Sch 33 Equality and Inclusion in Health

Topics: Discrimination, Egalitarianism, Affirmative action Pages: 6 (1545 words) Published: June 25, 2012
SHC 33 Promote Equality and Inclusion in Health,
Social Care or Children’s and Young People’s

1. Explain what is meant by:

Mean by Diversity the differences between individuals and groups in society arising from gender, ethnic origins, social, cultural or religious background, family structure, disabilities, sexuality and appearance. Our society is made up of people with a wide range of characteristics. Where people vary in a multitude of ways, including in their age, sex, sexual orientation, physical characteristics such as height, weight and skin colour, ability, personal experiences and personal attributes, such as beliefs, values and preferences

Diversity contributes strength to a community but sadly it is often perceived as a problem. Is good to help children to see diversity in a positive way. And always remember that every child is Unique. Mean by Equality. Is about treating people fairly, regardless of their differences, by ensuring that they have access to the same life opportunities as everyone else, i.e. that they have equal opportunities.

Each individual in society experiences opportunities to achieve and flourish, which are good as the opportunities experienced by other people and to be treated with equal concern so they are able to progress along the pathway of development and learning. To promote the positive aspects of diversity and to offer children equal chances in life, all setting for children should work towards

You read above that having our individual differences acknowledged and understood helps us to develop a sense of belonging, or inclusion; and that disadvantaging people because they are different in some way leads to their becoming excluded. It follows, then, that inclusion is about accepting everyone, regardless of difference. It is also about getting rid of intolerance of differences and providing help and support where appropriate.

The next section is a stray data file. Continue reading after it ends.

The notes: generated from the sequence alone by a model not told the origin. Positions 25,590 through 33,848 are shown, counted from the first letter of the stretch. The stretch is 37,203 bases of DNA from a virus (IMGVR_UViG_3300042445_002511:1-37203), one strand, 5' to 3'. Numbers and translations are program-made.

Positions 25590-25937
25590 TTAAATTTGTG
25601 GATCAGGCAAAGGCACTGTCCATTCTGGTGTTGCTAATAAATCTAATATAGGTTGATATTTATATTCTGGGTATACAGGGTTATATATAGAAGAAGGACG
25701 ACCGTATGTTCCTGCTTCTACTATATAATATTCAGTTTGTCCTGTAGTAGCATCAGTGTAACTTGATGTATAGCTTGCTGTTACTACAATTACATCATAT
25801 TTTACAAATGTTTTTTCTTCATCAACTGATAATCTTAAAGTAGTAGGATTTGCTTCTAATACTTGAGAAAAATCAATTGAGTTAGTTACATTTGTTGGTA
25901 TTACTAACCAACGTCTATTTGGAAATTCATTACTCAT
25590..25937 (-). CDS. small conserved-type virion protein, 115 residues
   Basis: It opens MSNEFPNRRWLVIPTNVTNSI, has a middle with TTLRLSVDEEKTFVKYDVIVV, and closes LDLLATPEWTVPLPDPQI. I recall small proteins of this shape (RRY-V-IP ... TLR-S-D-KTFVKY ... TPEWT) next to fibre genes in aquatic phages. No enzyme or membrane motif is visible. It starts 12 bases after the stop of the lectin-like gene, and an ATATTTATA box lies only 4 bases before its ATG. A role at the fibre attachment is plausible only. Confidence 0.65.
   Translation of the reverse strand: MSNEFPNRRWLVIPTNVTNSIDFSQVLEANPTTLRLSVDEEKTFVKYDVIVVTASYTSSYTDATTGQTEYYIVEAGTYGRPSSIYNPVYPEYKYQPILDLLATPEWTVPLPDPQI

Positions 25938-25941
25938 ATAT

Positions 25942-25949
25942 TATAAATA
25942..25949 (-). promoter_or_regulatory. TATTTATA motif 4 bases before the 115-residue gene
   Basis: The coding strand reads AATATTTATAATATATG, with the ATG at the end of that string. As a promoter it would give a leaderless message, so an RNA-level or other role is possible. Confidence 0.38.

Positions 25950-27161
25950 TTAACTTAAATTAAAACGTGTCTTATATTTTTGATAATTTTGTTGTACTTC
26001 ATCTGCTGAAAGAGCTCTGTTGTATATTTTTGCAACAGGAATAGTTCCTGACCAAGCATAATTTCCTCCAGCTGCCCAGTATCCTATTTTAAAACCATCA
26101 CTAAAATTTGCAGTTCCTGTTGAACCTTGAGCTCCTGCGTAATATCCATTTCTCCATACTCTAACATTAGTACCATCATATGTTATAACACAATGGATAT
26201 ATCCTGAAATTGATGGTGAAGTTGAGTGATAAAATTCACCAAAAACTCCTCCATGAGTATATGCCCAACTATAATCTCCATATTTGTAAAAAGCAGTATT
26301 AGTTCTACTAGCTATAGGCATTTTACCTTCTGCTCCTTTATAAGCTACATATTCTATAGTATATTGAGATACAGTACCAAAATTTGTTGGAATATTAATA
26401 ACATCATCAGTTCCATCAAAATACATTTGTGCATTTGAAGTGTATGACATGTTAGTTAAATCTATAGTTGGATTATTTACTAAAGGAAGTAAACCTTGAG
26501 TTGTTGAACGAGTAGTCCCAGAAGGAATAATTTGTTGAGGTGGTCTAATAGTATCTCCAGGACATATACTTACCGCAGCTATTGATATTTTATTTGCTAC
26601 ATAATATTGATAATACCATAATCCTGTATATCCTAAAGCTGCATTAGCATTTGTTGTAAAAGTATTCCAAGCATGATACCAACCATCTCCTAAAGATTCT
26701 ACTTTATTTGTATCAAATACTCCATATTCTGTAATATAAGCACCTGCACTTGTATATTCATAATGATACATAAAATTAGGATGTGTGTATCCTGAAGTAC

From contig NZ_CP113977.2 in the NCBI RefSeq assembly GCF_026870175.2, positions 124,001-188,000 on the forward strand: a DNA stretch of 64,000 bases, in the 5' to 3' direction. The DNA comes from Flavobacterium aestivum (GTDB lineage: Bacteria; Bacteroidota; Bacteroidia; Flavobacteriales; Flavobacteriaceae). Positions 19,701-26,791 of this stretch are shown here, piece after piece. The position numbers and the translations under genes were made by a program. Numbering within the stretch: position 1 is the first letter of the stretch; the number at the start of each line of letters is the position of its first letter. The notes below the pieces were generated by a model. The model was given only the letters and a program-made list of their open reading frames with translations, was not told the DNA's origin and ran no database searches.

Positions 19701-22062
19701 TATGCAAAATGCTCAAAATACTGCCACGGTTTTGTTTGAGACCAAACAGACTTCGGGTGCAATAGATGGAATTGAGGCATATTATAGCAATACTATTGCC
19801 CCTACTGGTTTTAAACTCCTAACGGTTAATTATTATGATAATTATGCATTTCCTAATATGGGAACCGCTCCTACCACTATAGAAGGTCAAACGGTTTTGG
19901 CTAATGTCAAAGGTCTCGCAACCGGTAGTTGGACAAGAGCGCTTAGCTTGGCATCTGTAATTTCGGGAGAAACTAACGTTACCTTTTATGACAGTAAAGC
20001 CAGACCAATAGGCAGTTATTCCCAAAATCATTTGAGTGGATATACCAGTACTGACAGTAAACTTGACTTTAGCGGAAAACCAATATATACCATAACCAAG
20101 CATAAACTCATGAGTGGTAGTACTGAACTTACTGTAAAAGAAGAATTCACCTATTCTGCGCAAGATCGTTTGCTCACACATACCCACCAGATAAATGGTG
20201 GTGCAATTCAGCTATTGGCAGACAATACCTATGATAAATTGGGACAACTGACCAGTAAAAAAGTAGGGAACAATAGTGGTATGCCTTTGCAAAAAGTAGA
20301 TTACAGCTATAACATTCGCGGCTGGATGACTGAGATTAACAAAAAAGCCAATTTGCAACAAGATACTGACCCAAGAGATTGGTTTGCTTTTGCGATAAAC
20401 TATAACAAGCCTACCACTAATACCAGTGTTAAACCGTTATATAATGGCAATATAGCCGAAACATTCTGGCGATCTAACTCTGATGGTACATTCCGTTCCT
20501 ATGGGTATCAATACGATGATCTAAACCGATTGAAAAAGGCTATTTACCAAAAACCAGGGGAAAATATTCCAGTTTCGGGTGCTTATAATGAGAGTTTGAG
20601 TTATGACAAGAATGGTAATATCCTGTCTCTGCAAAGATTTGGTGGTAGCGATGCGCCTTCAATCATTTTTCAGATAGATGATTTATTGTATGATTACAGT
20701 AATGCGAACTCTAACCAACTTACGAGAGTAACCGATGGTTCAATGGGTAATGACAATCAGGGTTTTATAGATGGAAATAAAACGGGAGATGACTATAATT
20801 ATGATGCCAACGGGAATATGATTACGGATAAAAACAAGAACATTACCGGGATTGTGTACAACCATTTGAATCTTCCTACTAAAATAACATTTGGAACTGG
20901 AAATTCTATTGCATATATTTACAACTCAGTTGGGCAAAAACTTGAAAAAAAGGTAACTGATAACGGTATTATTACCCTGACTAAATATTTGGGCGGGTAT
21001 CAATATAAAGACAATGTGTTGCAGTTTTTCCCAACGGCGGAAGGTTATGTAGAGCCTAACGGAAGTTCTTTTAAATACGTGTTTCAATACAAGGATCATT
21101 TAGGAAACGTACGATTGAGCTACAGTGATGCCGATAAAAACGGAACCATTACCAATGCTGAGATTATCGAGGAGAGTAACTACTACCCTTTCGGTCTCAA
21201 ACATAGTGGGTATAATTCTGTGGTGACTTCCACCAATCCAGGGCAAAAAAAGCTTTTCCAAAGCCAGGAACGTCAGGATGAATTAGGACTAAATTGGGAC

Why inclusion? Because any Organisation or institution, including local authorities, health service providers, educational establishments, the police service, voluntary organisations and workplaces,

2. Describe the potential effects of discrimination.

Effects may include effects on:
• the individual
• families or friends of the individual
• those who inflict discrimination
• wider society.

A prejudice is an attitude or way of thinking based on an unfounded, unreasonable pre-judgement of an individual, particular group of people or situation, rather than on a factual assessment. Prejudices can be positive or negative. If we are positively prejudiced towards someone, we think well of them. On the other hand, if we are negatively prejudiced against someone, we tolerate them less. In the main, negative prejudices develop against people who are different in some way. Discrimination happens when we act out our negative prejudices. Discriminatory behaviour results in unfair, unjust treatment. The people most likely to be discriminated against are those who are different in respect of their:

Age. Age discrimination, or ageism, isn’t only targeted at elderly people – youngsters can also be on the receiving end of bullying, harassment and undeserved criticism.

Sex. Men and women continue to be treated unfairly in certain walks of life, in particular in the workplace. Discrimination based on sex is known as sexism.

Nationality, ethnic background, religion. Some people consider themselves superior to those from different backgrounds and faiths. The victimisation, or bullying or harassment of people for such reasons is known as racism.

Ability. Barriers that prevent disabled people from accessing the same opportunities as able-bodied people and the ignorant acting out of negative prejudices against physically or intellectually disabled people, for example through name-calling and damage of their property, is known as disablism.

Size. Some of us are guilty of judging...
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